Secretary Zinke hosts tribal round table to address opioid crisis

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For Immediate Release: July 26, 2018

FARGO, ND - Today, U.S. Department of the Interior Secretary Ryan Zinke recognized Bureau of Indian Affairs (BIA) - Turtle Mountain Agency Law Enforcement Officers Stacey Larocque and Michael Slater and BIA-Standing Rock Agency Law Enforcement Officers Wayland Bad Hand and Gary Sandland with the Secretary’s Commendation Award for their quick and heroic actions to save the lives of individuals who overdosed on deadly, synthetic opioid drugs.

"Officers Larocque, Slater, Bad Hand, and Sandland are heroes and role models for every one of the Department’s 4,000 law enforcement officers,” said Secretary Zinke. “Thanks to their quick actions and cool heads, they were able to save lives. I’m incredibly proud and honored to have them on our team.”

“Teamwork and training saved lives,” said Principal Deputy Assistant Secretary for Indian Affairs John Tahsuda. “Our officers are dedicated to protecting Indian Country every day. I applaud these officers for utilizing their training in an exceptional manner while under pressure to save tribal members from the deathly grips of their opioid overdose. They saved members of Indian Country’s family.”

“On behalf of the Turtle Mountain Band of Chippewa, we would like to commend Sergeant Stacy Larocque and Officer Michael Slater on receiving the letters of commendation and the pinning of the Life Saving Ribbons,” said Chairman Turtle Mountain Band of Chippewa Jamie S. Azure. “Our community is proud of all of our law enforcement and grateful for all of our uniformed officers and emergency services who knowingly put their lives on the line to protect others in the line of duty.”

Officer Slater arrived at the home on the Turtle Mountain Reservation in New Town, ND, and found a man unconscious and with no pulse. The family at the scene alerted Officer Slater about the suspected overdose. Officer Slater administered CPR until Officer Larocque arrived to administer Naloxone, commonly referred to as Narcan. The man gained consciousness after three doses and within minutes was responsive to the first responders.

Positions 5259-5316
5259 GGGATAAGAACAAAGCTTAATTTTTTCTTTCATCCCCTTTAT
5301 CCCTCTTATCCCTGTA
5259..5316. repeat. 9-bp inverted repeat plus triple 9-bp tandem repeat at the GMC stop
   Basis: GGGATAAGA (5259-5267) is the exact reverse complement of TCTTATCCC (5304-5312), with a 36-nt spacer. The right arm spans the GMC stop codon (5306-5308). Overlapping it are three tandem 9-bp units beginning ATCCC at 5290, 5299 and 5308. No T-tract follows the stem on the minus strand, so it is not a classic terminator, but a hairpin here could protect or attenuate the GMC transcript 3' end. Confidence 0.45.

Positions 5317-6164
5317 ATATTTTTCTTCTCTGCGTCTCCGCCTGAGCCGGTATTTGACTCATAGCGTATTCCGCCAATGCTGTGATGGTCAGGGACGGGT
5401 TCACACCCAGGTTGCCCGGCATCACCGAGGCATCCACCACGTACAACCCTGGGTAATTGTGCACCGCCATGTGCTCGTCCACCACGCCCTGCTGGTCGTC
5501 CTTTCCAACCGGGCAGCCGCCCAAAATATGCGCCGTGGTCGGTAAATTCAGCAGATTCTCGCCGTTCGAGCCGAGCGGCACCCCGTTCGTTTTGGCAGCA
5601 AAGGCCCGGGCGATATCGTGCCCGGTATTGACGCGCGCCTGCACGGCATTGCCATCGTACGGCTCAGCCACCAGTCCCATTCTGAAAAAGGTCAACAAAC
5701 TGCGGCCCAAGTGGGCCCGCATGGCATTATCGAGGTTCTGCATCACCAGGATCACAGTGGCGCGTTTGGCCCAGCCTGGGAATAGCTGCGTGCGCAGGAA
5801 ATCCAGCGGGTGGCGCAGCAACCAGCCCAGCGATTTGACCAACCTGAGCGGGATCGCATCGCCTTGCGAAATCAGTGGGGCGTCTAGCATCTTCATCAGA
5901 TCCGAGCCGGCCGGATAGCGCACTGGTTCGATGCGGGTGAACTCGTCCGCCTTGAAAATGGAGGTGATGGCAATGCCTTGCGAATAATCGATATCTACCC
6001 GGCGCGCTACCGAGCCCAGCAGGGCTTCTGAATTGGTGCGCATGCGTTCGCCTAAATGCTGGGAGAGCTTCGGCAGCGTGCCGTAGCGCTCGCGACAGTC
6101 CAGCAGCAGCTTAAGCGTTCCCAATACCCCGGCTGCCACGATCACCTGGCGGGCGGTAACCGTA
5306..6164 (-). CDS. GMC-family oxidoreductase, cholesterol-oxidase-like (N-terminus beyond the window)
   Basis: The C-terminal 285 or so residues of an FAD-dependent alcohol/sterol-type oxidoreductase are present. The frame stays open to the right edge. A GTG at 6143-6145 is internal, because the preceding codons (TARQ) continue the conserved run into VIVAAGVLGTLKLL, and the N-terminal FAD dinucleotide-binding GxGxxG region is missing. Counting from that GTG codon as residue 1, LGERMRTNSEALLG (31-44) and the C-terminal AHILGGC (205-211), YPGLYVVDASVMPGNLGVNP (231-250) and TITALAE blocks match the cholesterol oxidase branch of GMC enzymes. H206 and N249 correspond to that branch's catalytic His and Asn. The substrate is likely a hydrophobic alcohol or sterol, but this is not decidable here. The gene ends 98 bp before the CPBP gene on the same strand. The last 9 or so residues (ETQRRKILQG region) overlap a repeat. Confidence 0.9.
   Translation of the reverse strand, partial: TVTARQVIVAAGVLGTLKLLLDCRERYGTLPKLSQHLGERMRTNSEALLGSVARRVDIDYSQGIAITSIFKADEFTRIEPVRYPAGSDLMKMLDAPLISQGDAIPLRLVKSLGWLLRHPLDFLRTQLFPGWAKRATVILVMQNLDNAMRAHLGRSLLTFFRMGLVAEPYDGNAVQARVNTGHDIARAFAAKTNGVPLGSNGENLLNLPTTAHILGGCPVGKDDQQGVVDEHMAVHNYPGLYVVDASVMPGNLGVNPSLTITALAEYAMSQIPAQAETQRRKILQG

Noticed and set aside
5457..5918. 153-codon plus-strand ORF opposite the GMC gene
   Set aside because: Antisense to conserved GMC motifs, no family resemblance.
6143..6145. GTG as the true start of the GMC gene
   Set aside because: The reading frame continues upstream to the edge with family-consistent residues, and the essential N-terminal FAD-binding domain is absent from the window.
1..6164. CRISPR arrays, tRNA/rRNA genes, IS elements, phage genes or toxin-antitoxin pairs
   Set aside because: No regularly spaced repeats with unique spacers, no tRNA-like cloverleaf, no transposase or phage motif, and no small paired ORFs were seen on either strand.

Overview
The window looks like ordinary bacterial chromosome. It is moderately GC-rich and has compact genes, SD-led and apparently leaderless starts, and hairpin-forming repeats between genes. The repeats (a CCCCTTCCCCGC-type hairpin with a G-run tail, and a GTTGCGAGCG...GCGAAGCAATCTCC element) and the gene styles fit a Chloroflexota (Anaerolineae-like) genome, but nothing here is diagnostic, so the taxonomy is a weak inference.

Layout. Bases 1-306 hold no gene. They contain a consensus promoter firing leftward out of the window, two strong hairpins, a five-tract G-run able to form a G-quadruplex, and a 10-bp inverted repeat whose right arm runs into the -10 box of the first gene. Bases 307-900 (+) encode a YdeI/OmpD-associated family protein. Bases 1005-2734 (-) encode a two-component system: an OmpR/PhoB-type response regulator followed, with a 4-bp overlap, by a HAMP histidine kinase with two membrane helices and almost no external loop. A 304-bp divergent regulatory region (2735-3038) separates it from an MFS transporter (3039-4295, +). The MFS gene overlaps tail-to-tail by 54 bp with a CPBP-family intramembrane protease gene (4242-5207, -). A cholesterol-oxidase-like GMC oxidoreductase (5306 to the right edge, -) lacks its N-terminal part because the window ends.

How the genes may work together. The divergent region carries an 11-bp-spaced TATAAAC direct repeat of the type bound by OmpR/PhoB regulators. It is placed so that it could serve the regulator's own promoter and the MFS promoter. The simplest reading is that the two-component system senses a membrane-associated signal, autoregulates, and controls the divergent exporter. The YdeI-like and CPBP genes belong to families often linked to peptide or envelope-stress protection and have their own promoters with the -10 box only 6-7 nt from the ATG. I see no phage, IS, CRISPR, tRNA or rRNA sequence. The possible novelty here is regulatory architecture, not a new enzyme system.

The Secretary recognized Sergeant Larocque and Officer Slater during a roundtable meeting with North Dakota’s five Tribes. The conversation focused on issues each tribe faces with the opioid crisis and included options and opportunities to help the communities.

Officer Bad Hand responded to a reported assault of a female on the Standing Rock Reservation. Upon arriving at a residence, Officer Bad Hand found the unresponsive woman exhibiting signs of an opioid overdose. Officer Gary Sandland arrived at the scene and retrieved the Narcan, a dose in the form of a nasal spray, from the Officer Bad Hand’s patrol car. The woman regained consciousness after the medication was administered by Officer Bad Hand. Officer Sandland continued to assist by holding the IV bag of Narcan that the responding Standing Rock EMS had inserted in the distressed woman’s arm.

The Secretary’s recognition of Officers Larocque, Slater, Bad Hand, and Sandland was followed by a roundtable meeting with the Tribes from North Dakota – Sisseton-Wahpeton Oyate, Spirit Lake, Standing Rock Sioux Tribe, The Three Affiliated Tribes, and Turtle Mountain of Chippewa. The conversation focused on issues each Tribe faces with the opioid crisis and included options and opportunities to help the communities.